January 24, 2018, 1:39 am
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Fuel giant, start up partner for EV charging stations

EARLIER this year Shell revealed plans to deploy electric car charging stations in Europe, the first ones in Britain and Netherlands. The plan was to utilize gas stations as the same locations where electric vehicles can recharge their batteries using state of the art equipment that are “plug agnostic” meaning will work for various input configurations.

As petroleum providers oil become aware of the quick and unstoppable transition to electric vehicles—with all the major automakers having a alternative fuel vehicle development with electric, hydrogen apart from current hybrids—they must adapt or devolve. And as electric cars increase in popularity worldwide, gas stations might as well provide a plug-in option, lest be reduced to toilet break stops and convenience stores.

Last July, some of the first stations were already set up in partnership with a company known as Allego. These new custom charging stations look just like gas pumps. 

Soon, selected Shell stations in the Philippines will have battery chargers once the initiative of the startup firm QEV Philippines goes online. The first 10 out of the initial 100 pilot stations that will be fitted with ABB-supplied charging posts will be up by December. ABB is a Swiss technology provider of robotics and automation.

During the first ASEAN Electric Vehicle Summit, Electric Vehicle Association of the Philippines (EVAP) President Rommel Juan said one of the reasons why the electric vehicle sector is not moving as fast as it should is the lack of charging facilities, apart from lack of strong government support in terms of taxation and incentives.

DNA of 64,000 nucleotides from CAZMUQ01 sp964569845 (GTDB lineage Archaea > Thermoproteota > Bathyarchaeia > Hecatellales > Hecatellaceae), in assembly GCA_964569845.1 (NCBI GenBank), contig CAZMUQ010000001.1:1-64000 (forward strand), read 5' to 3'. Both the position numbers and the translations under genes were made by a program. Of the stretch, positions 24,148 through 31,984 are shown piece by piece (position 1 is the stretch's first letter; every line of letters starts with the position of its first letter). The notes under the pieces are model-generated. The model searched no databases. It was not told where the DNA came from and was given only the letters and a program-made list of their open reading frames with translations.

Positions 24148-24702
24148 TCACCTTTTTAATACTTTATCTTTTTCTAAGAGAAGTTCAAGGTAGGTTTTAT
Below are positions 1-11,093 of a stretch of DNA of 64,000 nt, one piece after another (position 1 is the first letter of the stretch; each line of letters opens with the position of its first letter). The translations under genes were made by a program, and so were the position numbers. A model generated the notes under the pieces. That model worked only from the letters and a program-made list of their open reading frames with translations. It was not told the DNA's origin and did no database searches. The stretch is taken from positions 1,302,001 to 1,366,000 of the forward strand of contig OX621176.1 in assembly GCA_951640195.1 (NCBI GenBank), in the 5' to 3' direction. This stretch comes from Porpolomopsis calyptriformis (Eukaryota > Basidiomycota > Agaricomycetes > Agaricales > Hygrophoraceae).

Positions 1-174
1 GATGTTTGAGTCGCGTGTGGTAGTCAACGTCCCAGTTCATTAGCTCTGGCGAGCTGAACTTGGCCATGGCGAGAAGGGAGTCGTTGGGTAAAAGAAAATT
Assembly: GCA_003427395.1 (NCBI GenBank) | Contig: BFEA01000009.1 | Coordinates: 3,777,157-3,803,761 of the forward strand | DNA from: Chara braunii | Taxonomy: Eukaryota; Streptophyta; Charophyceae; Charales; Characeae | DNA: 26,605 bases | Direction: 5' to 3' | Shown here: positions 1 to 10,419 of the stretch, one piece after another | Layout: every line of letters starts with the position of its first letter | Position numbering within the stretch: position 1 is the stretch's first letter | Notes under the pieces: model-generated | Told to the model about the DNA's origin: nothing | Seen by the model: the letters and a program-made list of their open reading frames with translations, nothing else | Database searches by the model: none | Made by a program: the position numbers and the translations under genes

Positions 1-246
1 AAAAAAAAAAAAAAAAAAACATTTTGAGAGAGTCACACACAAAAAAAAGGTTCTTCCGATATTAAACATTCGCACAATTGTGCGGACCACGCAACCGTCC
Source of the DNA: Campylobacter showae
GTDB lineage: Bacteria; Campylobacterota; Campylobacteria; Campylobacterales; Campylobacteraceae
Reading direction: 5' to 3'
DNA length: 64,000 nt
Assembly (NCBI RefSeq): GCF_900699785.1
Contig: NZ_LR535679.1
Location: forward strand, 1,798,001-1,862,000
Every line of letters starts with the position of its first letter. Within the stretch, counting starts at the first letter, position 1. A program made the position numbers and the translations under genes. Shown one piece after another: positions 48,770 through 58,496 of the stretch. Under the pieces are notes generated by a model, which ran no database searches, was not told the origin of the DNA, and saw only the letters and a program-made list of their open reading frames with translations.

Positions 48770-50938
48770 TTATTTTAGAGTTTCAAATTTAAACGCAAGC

The EVAP is at the forefront of the development of the local electric vehicle industry focusing on the commercial vehicle segment which is expected to grow faster this year as more player come in and more transport applications are developed.

“We already moved from proof-of-concept into viable and potentially profitable application for local government units and for passenger transport,” Juan told Malaya during the EV Summit. 

QEV Philippines is a partnership between businessmen EndikaAboitiz and Enrique Banuelos and seeks to push for “green jeepney,” an idea that has been around since 2008 with the Makati Green Route. The early electric jeepneys however were hampered by limited distance per charge and the use of quick draining lead acid batteries. Later initiatives saw the Comet electric jeepney that still runs the Katipunan to SM City route using large EVs that have charging stations on both ends of the route. The Filinvest EV jeepney service has become a good model for replacing diesel jeepneys. 

QEV wants to transform diesel-enginedjeepneys and fit electric motorsand batteries. It wants to convert 10,000 diesel jeepneys to e-jeepneys with government support and private sector cooperation starting next year. The project may cost up to P6 billion.
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